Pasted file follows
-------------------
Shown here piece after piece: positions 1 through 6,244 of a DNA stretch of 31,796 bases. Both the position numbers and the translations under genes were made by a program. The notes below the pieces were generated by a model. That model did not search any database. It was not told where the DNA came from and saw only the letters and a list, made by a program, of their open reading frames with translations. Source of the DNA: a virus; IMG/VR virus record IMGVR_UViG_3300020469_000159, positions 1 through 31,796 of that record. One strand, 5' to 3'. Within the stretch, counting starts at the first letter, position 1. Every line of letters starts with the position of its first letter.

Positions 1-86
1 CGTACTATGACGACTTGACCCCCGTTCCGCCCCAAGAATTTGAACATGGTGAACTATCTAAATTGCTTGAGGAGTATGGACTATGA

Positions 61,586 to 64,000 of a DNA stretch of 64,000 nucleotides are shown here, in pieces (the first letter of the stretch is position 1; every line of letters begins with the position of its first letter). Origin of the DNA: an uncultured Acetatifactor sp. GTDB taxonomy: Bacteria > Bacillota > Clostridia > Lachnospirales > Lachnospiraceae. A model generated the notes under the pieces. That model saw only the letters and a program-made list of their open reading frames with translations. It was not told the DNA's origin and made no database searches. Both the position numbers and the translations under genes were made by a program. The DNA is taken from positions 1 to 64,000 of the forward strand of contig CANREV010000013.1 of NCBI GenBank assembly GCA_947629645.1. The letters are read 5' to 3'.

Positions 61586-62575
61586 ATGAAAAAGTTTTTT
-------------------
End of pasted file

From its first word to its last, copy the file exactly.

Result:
Shown here piece after piece: positions 1 through 6,244 of a DNA stretch of 31,796 bases. Both the position numbers and the translations under genes were made by a program. The notes below the pieces were generated by a model. That model did not search any database. It was not told where the DNA came from and saw only the letters and a list, made by a program, of their open reading frames with translations. Source of the DNA: a virus; IMG/VR virus record IMGVR_UViG_3300020469_000159, positions 1 through 31,796 of that record. One strand, 5' to 3'. Within the stretch, counting starts at the first letter, position 1. Every line of letters starts with the position of its first letter.

Positions 1-86
1 CGTACTATGACGACTTGACCCCCGTTCCGCCCCAAGAATTTGAACATGGTGAACTATCTAAATTGCTTGAGGAGTATGGACTATGA

Positions 61,586 to 64,000 of a DNA stretch of 64,000 nucleotides are shown here, in pieces (the first letter of the stretch is position 1; every line of letters begins with the position of its first letter). Origin of the DNA: an uncultured Acetatifactor sp. GTDB taxonomy: Bacteria > Bacillota > Clostridia > Lachnospirales > Lachnospiraceae. A model generated the notes under the pieces. That model saw only the letters and a program-made list of their open reading frames with translations. It was not told the DNA's origin and made no database searches. Both the position numbers and the translations under genes were made by a program. The DNA is taken from positions 1 to 64,000 of the forward strand of contig CANREV010000013.1 of NCBI GenBank assembly GCA_947629645.1. The letters are read 5' to 3'.

Positions 61586-62575
61586 ATGAAAAAGTTTTTT